St John the Evangelist Walton

Walton Village

History of Walton Village


The Village of Walton is situated on the A56, two miles South of Warrington, bounded by the Village of Stockton Heath to the East, Moore to the West, Hatton and Daresbury to the South. The Bridgewater Canal runs through the Village and we have the Manchester Ship Canal and River Mersey to the North.

The Village is recorded as early as the 12th century, but grew from the purchasing of the estate by Greenalls, a local brewing family, when a hall, Church and School were built, along with many dwellings.

There are several conjectures of the name Walton;

(a)          the tun where the Britons live

(b)          the tun in a wood

(c)          the tun by a wall.

The latter is most probable as the remains of a walled Roman garrison have been found at Wilderspool, just over a mile away.

Most of the land surrounding Walton was owned from the earliest times by the Baron of Halton, but in the 13th century Margaret de Daresbury acquired part of the estate, including Walton. During the reign of Edward 111, the manor passed by heiress to Simon de Merbury, whose family held it until the middle of the 17th century when it was purchased by T.J.L. Brooke. Edward Greenall acquired a partnership in the estate, later becoming sole owner. The estate remained in the possession of the Greenall family until 1941, when Part of the estate known as Walton Gardens, was sold to Warrington Corporation and is now a well known beauty spot.

Walton Hall was begun by Edward F Greenall for his son Gilbert, who was created a Baronet in 1876. The architecture is attributed to Mr. Edward Sharp, 1809-1877, of Lancaster. The gardens are planted with many fine trees, shrubs and flowers. In its heyday, the estate employed 26 gardeners.

To the right of the Lychgate, estate cottages begun in 1912 are built of a smaller than usual brick, brought from Norfolk, but building was stopped during the First World War. At that time the Village consisted largely of estate workers and their families, including a shoemaker, coachbuilder, blacksmith and wheelwright, the blacksmith also rang the church bell and blew the organ.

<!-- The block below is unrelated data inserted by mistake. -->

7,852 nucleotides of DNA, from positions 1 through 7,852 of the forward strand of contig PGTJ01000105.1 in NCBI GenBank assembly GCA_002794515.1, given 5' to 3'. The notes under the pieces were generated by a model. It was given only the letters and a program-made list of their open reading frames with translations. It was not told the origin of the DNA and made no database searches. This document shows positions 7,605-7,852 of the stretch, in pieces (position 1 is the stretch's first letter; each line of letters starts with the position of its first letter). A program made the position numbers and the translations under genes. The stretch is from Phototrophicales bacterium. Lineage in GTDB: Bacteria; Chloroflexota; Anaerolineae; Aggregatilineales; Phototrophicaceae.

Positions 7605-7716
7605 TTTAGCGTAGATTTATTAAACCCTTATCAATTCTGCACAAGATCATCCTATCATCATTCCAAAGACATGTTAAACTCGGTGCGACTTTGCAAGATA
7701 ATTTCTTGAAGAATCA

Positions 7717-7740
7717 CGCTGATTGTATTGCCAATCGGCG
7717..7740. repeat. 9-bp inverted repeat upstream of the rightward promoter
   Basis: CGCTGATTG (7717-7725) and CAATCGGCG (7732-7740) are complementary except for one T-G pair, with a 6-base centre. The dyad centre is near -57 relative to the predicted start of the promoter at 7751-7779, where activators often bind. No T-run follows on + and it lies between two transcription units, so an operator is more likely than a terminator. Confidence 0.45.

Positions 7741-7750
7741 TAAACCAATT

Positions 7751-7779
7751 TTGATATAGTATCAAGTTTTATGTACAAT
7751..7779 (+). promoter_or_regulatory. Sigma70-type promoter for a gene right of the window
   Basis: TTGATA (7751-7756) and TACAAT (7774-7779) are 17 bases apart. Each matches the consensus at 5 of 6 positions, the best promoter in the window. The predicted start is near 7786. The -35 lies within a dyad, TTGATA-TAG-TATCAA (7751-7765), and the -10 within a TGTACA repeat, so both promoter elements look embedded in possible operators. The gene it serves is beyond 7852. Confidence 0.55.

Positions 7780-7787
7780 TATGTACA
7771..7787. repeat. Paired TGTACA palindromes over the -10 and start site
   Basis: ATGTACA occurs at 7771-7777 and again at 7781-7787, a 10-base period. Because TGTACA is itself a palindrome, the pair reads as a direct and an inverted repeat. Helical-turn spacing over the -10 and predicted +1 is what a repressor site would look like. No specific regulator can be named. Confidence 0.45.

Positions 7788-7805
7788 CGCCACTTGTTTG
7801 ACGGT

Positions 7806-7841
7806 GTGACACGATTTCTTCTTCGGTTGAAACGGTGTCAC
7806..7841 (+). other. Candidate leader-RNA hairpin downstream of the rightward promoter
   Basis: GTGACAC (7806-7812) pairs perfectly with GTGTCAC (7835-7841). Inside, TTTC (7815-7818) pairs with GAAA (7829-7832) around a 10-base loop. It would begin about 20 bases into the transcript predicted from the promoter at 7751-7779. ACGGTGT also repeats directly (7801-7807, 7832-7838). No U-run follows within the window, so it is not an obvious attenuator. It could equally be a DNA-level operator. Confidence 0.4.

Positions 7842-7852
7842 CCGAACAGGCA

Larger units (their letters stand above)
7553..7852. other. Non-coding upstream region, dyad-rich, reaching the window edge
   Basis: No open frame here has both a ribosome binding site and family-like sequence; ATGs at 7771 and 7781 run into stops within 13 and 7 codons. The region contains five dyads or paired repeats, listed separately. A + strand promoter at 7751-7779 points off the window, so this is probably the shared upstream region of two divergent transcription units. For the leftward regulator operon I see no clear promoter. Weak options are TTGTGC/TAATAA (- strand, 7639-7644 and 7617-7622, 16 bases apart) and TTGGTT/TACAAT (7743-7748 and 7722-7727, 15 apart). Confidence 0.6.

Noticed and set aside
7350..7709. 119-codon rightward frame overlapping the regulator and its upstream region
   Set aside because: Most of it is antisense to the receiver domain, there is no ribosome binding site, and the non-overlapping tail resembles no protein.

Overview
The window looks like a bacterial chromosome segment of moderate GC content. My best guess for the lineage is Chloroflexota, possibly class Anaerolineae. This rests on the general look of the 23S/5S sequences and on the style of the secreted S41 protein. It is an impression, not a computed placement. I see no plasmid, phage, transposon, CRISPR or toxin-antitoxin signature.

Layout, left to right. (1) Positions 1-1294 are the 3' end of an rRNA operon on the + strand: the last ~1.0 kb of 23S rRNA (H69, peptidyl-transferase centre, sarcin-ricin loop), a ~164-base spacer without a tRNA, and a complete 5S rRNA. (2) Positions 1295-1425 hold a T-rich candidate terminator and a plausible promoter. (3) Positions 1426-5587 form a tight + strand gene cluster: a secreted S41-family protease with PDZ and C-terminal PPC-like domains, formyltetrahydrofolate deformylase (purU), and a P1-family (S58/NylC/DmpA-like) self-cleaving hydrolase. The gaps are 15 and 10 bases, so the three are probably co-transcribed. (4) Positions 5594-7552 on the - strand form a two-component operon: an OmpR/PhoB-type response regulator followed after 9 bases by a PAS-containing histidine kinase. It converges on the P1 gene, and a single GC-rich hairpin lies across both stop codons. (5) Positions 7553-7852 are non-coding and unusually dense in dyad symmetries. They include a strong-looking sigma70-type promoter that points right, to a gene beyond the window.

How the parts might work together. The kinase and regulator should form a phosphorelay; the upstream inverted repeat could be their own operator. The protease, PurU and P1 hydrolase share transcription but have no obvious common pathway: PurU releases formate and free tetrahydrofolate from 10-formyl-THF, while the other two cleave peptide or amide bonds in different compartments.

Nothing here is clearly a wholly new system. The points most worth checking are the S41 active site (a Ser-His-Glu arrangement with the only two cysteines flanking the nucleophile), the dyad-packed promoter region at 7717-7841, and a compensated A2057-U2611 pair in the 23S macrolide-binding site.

A granary was situated close to the Bridgewater Canal. This building contained the Post Office and the Post Mistress made deliveries on foot. The granary also sold provisions, horse fodder to the bargees and pig food. The pig food was supplied to the piggeries in Rough Lane to feed the famous Walton and Worsley Herd; these large white pigs won numerous prizes nationwide and the strain was exported to countries as far apart as Lithuania, Mexico and South Africa. The piggeries were sold when the estate closed.

Our local hostelry, the Walton Arms, was called the Bay Horse Inn until 1880. In 1392 a horse-drawn carriage service operated between the Inn and Central Station, Warrington. The ale sold there was popular with locals, the carriage service and the horse-drawn packet boat, which stopped there.

In 1863, George Crosfield, of Persil and Laver Bros. fame, built himself a large country mansion in spacious grounds on Walton Lea. The building was in Grecian Doric and nearly one hundred hands were employed. It is said that Mr. Crosfield was like a newspaper - he visited them everyday. “They were pleased to see him as he was a gentleman”. The house was demolished in mid 1920 but the remains of the garden can be found behind the Walton Crematorium where the Municipal Plant Nursery now stands.

The Duke of Bridgewater built the Bridgewater Canal and employed James Brindley, a pioneer in canal construction, as his engineer. It was deigned to take broad river barges and “flats”; its purpose was to transport coal from Worsley collieries to manufacturing centres. Many of the bridges along the Canal are of the hump-back type and we have three in Walton. In 1807 a passenger service started to Manchester but the Canal is now owned by the Manchester Ship Canal Company and used mainly for pleasure craft and fishing.

Walton today retains an air of “old world charm” and is a popular area for recreation. The Gardens include a lake, greenhouses, bowling greens, crazy golf, pitch and putt, children’s play area and a zoo.

We have a 70 acre Municipal Golf Course and a pleasant circular walk around Walton reservoir, where we see many birds and wild fowl.